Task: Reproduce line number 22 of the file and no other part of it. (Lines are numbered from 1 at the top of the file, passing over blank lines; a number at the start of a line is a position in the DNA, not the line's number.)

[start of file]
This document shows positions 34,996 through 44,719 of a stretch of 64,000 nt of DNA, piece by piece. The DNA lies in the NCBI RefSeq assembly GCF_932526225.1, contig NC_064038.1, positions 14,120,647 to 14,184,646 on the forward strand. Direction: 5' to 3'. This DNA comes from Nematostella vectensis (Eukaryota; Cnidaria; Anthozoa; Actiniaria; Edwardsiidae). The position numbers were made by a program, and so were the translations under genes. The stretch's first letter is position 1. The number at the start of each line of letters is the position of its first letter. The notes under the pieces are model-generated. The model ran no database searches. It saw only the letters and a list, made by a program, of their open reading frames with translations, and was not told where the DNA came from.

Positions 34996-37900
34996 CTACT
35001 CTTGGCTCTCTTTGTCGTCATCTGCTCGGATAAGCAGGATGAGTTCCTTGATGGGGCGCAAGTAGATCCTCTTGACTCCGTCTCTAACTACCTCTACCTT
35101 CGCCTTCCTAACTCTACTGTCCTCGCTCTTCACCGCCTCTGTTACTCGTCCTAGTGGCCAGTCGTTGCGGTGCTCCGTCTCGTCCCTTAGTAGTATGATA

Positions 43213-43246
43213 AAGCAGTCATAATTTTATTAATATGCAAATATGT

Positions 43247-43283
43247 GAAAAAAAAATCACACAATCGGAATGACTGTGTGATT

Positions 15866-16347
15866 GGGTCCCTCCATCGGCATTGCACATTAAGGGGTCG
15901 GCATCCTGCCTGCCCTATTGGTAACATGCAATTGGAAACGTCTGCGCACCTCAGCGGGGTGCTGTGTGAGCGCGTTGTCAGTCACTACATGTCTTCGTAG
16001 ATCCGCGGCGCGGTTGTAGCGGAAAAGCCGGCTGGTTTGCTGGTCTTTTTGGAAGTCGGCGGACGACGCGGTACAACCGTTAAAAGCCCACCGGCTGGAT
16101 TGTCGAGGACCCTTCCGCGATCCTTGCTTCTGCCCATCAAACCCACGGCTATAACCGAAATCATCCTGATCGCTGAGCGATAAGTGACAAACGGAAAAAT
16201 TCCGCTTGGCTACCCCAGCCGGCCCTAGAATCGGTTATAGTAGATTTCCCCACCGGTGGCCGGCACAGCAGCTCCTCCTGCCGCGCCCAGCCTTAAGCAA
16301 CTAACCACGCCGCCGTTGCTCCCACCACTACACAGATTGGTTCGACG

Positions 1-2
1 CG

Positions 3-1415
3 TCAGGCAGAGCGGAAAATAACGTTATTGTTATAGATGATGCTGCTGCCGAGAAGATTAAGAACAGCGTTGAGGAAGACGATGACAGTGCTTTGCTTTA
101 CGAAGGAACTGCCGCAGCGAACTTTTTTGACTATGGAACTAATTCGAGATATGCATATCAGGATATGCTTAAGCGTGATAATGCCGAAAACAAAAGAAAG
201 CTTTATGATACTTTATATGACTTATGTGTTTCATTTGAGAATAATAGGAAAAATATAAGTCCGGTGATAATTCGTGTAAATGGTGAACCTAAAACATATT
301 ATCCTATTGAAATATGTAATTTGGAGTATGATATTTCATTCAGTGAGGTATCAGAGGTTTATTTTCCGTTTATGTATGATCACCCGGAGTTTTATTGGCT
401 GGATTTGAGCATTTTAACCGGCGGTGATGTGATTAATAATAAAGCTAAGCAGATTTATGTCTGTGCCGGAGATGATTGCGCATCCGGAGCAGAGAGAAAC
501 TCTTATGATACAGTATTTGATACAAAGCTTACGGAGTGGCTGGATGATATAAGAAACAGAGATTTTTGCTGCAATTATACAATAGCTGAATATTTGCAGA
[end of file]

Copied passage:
201 CTTTATGATACTTTATATGACTTATGTGTTTCATTTGAGAATAATAGGAAAAATATAAGTCCGGTGATAATTCGTGTAAATGGTGAACCTAAAACATATT